So if we look at the vasculature
of the large intestine
we can see that the large intestine
is really important. It's what know as
what is known as the watershed organ.
It has a contribution
from two main branches of the abdominal aorta.
So we can see that the arterial supply to
the large intestine comes from the
superior and the inferior
mesenteric arteries. Here we can
see we have the superior mesenteric artery
coming from about L1 from the abdominal aorta.
And here we can see we have the inferior
mesenteric artery coming from about L3.
So LM, superior mesenteric artery
comes from L1 and the
inferior mesenteric artery comes from about L3.
We will explore this in little more detail
in a later session, later lecture.
Essentially coming from these
mesenteric arteries: your superior and
your inferior mesenteric artery.
Our series of colic arteries: ileocolic which
heads towards the ileocecal junction
with right colic, middle colic, left colic.
And these all branch away
ileocolic, right colic and middle colic.
And we see that passing away from their
respective stem, the superior
mesenteric artery in this case or
the left colic artery here from
the inferior mesenteric artery.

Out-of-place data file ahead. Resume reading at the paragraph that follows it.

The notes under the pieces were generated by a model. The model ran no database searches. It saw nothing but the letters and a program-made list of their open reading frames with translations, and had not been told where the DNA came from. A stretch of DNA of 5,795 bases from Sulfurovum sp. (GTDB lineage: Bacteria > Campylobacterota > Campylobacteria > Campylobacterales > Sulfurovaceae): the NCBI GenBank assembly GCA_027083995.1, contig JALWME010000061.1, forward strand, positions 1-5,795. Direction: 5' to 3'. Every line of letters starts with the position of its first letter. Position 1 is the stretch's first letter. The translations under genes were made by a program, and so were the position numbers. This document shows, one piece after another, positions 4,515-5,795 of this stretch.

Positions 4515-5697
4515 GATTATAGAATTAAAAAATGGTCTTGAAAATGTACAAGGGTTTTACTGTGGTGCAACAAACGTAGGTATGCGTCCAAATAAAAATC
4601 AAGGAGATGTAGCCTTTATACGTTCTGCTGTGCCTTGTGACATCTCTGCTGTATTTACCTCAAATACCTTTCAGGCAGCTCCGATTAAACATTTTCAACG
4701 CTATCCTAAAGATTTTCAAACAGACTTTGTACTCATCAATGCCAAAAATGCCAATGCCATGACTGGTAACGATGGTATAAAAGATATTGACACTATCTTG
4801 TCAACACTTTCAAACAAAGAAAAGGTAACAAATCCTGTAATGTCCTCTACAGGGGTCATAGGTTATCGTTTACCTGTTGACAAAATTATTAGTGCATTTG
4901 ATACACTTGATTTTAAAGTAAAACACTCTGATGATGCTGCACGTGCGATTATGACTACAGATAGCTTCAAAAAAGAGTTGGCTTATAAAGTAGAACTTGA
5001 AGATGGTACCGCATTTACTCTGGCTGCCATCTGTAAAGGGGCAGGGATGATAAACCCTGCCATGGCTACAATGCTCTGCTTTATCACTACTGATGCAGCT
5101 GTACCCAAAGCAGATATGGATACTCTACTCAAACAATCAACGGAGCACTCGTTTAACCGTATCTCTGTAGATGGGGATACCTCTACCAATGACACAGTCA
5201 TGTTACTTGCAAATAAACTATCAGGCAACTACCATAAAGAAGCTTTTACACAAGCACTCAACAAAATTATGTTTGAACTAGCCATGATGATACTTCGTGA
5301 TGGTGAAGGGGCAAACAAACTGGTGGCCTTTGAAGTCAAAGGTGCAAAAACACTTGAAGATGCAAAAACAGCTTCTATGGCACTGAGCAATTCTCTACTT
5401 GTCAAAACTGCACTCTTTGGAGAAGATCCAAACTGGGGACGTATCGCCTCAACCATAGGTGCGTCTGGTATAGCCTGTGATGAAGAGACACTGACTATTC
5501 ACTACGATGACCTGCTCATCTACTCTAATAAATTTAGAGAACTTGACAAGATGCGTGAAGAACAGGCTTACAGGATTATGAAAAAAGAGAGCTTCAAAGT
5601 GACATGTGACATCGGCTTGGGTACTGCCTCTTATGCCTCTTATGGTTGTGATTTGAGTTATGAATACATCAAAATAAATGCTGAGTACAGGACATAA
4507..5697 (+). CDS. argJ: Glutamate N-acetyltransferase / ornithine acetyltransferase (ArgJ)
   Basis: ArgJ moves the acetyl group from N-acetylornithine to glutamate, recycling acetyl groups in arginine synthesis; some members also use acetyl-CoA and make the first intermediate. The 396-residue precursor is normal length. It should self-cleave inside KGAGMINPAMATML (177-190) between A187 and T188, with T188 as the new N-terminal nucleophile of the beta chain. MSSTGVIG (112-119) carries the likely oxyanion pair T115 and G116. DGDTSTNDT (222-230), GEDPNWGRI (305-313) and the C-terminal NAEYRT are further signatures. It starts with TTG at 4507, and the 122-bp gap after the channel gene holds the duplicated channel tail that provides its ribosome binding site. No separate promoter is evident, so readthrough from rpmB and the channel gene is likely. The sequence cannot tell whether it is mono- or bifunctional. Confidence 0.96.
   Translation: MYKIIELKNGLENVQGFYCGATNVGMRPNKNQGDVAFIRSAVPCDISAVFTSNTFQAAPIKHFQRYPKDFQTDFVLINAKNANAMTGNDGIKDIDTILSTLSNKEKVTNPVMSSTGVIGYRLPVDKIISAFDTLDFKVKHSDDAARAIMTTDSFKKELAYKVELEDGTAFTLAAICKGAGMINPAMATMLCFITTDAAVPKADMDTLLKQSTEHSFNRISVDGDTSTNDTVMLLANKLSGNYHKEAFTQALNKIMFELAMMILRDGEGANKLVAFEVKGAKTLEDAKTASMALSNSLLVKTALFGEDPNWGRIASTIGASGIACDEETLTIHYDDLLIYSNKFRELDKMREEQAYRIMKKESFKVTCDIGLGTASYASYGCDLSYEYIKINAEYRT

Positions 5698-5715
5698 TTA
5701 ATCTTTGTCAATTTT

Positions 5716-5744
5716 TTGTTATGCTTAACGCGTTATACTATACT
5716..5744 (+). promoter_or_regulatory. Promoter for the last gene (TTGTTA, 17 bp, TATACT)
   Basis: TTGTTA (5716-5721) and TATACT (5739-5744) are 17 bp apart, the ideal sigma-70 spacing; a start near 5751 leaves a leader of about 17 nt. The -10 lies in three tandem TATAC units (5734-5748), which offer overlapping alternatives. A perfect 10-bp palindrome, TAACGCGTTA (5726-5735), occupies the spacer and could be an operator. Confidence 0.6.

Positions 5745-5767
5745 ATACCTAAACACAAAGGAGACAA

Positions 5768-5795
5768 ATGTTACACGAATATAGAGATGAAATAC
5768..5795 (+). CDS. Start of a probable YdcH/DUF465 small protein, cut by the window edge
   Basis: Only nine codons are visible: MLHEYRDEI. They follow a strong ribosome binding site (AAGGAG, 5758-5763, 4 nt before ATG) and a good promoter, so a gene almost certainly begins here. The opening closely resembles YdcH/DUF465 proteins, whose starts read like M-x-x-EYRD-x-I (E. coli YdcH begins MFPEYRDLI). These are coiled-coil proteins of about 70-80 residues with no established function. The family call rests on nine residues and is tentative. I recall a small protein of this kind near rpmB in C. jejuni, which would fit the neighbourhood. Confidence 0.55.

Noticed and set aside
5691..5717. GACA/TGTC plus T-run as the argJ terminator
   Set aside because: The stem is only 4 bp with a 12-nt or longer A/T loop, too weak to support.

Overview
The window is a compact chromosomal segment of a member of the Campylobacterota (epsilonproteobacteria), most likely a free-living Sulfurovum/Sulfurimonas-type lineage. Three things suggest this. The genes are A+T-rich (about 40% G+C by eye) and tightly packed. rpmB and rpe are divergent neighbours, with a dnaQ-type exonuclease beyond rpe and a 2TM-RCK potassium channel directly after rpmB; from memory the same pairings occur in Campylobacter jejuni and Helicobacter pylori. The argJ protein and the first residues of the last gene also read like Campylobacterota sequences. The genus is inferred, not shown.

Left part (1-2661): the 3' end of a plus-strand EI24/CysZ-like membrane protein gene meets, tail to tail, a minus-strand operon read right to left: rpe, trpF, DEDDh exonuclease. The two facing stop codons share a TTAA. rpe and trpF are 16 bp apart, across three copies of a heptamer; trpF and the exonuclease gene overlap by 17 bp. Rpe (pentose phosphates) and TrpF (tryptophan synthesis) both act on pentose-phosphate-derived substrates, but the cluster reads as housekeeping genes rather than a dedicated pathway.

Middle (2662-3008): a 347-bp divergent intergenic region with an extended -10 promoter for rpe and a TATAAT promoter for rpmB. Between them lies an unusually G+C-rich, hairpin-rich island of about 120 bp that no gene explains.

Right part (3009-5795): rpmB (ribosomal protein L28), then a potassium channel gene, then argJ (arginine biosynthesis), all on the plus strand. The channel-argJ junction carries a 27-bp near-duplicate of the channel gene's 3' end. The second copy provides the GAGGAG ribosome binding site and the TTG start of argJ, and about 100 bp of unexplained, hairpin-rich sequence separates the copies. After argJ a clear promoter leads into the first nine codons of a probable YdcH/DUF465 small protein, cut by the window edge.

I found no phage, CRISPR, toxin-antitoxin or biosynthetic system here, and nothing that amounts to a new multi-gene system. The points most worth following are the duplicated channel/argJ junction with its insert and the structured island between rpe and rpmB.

We have sigmoid arteries coming down towards
the sigmoid colon. These are spreading out
and fanning out towards
the ascending transverse
sigmoid parts of the large intestine.
We can see here, we have a very
important anastomosis. We have a
continuation of the superior mesenteric artery
and the inferior mesenteric artery.
So blood will be coming in this direction
from the superior mesenteric artery and blood will be coming
in this direction from the inferior mesenteric artery.
So what we have is this
region around here in
this upper left quadrant by the spleen
we have a transition where this region
is supplied by both the superior and the
inferior mesenteric artery.
And this is really important. It forms what's known as
the marginal artery which runs
around this aspect, this upper left
quadrants by the spleen or the
large intestine. And it is important
if the inferior mesenteric artery
was to be occluded. So we can imagine if the
inferior mesenteric artery was
occluded due to atherosclerosis in the region near
the inferior mesenteric artery, then
blood wouldn't be able to pass towards
this descending sigmoid part of the colon. However the
presence of this marginal artery means
the blood can actually root itself around
in this direction via the superior
mesenteric artery, via the
middle colic artery and then being continuous
with branches of the left colic.
So there wouldn't be any serious deficit
if there was a block. We will explore
this in later lectures in a bit more detail.